To view all of Governor Lamont’s Executive Orders, Click Here

Centers for Disease Control & Prevention


To view the latest CDC updates and statistics, Click Here

This is an emerging, rapidly evolving situation and CDC will provide updated information as it becomes available, in addition to updated guidance. CDC is aggressively responding to the global outbreak of COVID-19 and community spread in the United States. Different parts of the United States are seeing different levels of COVID-19 activity. The United States nationally is in the acceleration phase of the pandemic.  The duration and severity of each pandemic phase can vary depending on the characteristics of the virus and the public health response.

  • Everyone can do their part to help us respond to this emerging public health threat:
    • CDC is recommending the use of a cloth face covering to keep people who are infected but do not have symptoms from spreading COVID-19 to others.
    • The cloth face cover is meant to protect other people in case you are infected.
    • The cloth face coverings recommended are not surgical masks or N-95 respirators. Medical face masks are critical supplies that should be reserved for healthcare workers and other first responders, as recommended by CDC.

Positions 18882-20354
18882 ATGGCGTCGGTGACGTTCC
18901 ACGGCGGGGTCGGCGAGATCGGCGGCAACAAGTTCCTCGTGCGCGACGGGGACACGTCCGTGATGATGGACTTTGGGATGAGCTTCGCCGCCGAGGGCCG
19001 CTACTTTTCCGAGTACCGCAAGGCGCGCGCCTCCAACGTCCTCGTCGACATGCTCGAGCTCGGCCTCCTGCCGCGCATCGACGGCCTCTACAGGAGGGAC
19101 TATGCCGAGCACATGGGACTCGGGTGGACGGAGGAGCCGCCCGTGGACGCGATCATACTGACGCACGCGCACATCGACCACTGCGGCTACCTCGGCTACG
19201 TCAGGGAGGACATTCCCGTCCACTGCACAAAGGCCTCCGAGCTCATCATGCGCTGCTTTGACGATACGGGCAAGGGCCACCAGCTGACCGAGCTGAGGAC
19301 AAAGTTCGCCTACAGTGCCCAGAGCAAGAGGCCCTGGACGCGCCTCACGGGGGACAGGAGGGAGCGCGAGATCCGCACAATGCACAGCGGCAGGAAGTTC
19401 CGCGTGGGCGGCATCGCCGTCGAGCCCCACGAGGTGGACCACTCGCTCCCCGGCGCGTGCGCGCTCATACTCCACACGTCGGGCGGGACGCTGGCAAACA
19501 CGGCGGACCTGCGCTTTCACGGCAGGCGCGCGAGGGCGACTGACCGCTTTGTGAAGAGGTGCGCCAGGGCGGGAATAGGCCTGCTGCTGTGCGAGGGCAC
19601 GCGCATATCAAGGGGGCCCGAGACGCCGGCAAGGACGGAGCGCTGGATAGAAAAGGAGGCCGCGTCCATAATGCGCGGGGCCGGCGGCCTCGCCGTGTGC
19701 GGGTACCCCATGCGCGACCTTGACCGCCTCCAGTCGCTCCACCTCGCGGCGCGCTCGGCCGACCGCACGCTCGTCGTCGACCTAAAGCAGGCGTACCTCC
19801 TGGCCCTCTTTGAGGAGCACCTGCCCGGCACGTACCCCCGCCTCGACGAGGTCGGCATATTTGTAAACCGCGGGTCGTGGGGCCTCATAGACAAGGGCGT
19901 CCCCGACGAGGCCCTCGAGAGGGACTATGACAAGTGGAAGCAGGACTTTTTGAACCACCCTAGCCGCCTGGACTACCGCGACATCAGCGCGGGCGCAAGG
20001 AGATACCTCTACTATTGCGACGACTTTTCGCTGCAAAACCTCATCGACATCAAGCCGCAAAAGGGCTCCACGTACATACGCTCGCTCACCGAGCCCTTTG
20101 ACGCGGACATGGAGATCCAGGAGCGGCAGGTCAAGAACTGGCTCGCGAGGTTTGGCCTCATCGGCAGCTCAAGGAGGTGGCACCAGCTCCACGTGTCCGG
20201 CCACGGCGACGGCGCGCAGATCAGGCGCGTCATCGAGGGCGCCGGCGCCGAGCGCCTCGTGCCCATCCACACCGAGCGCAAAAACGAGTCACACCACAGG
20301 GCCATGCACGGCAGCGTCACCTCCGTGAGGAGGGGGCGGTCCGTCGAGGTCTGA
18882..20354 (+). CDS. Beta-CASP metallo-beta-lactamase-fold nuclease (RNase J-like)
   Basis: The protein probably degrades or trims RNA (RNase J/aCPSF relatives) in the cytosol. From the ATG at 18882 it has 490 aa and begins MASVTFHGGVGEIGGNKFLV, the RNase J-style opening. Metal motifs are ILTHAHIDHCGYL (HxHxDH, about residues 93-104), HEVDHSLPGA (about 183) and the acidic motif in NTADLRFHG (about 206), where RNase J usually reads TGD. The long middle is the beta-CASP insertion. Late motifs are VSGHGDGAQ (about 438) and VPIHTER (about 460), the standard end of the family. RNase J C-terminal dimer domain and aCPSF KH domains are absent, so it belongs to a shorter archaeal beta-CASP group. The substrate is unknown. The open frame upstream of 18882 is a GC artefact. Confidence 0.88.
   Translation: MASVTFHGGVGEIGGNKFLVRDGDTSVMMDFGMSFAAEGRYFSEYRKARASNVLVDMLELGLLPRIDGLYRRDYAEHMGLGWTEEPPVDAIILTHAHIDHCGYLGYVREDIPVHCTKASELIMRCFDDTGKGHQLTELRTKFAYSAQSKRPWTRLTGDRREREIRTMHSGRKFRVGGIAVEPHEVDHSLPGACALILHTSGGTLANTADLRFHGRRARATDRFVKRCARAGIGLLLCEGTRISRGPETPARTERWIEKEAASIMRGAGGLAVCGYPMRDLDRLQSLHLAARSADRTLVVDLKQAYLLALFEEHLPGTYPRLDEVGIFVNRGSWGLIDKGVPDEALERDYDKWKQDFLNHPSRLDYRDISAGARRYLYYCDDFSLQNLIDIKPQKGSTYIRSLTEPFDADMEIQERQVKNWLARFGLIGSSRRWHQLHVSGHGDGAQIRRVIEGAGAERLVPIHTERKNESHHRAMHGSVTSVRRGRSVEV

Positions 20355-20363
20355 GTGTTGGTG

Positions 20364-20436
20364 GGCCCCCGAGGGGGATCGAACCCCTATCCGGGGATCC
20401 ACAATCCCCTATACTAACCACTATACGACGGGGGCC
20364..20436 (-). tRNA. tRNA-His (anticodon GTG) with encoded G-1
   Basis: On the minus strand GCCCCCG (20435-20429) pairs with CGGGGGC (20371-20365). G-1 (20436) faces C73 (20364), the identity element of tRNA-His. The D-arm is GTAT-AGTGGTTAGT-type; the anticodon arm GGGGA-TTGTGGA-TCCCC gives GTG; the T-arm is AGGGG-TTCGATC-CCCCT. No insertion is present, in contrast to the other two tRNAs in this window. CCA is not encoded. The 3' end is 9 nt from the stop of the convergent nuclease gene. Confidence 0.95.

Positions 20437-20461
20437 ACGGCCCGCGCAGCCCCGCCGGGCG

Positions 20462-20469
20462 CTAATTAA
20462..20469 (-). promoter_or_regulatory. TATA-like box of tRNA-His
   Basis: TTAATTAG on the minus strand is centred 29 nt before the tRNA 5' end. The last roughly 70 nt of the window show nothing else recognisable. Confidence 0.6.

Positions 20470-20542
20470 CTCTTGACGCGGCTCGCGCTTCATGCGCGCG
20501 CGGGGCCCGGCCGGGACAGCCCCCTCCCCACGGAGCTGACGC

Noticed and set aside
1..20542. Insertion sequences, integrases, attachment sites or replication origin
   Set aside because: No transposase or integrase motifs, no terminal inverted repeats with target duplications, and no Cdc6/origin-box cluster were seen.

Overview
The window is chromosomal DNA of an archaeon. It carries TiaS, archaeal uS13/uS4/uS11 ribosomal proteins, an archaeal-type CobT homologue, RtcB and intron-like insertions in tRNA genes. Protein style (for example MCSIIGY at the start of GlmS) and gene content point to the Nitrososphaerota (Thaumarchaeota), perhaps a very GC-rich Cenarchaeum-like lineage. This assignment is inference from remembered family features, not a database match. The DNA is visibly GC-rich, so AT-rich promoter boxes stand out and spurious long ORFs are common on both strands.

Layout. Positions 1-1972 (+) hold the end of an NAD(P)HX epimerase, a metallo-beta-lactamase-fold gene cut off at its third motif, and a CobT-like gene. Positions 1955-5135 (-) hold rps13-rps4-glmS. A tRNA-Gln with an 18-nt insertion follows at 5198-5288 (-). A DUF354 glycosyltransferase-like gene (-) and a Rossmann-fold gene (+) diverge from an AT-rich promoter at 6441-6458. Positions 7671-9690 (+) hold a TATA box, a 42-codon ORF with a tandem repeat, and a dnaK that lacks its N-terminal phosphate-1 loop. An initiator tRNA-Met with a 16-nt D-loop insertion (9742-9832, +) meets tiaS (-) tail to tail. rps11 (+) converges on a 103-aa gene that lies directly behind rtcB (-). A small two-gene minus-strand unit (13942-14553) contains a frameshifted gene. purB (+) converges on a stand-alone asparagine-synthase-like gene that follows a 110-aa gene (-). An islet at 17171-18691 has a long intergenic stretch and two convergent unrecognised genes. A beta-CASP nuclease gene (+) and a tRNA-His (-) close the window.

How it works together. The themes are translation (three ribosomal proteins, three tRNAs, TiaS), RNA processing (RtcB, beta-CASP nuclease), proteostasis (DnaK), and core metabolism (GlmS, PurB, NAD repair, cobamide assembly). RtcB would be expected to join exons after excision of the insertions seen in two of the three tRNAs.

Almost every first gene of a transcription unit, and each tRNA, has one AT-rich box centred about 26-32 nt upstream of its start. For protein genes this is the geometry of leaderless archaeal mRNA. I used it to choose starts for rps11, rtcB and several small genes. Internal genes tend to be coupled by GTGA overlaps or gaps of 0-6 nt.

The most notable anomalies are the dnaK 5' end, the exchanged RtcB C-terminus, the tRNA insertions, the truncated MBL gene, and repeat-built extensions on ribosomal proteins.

• The cloth face cover is not a substitute for social distancing.
    • CDC continues to recommend that people try keep about 6 feet between themselves and others.
  • The White House “Slow the Spread” Guidelines are in place until April 30. These are part of a nationwide effort to slow the spread of COVID-19 through the implementation of social distancing at all levels of society.
  • People 65 years and older and people with severe underlying medical conditions should take special precautions because they are at higher risk of developing serious COVID-19 illness.
  • If you are a healthcare provider, use your judgment to determine if a patient has signs and symptoms compatible with COVID-19 and whether the patient should be tested. CDC’s Criteria to Guide Evaluation and Laboratory Testing for COVID-19 provides priorities for testing patients with suspected COVID-19 infection.
  • People who get a fever or cough should consider whether they might have COVID-19, depending on where they live, their travel history or other exposures. All of the U.S. is seeing some level of community spread of COVID-19. Testing for COVID-19 may be accessed through medical providers or public health departments, but there is no treatment for this virus. Most people have mild illness and are able to recover at home without medical care.
  • American citizens, lawful permanent residents, and their families who have been in one of the countries with travel restrictions for entering the U.S. in the past 14 days will be allowed to enter the United States but will be redirected to one of 13 airports. If you are returning from one of these countries, you should stay home and monitor your health. All other international travelers please follow CDC instructions during this time. Your cooperation is integral to the ongoing public health response to try to slow spread of this virus.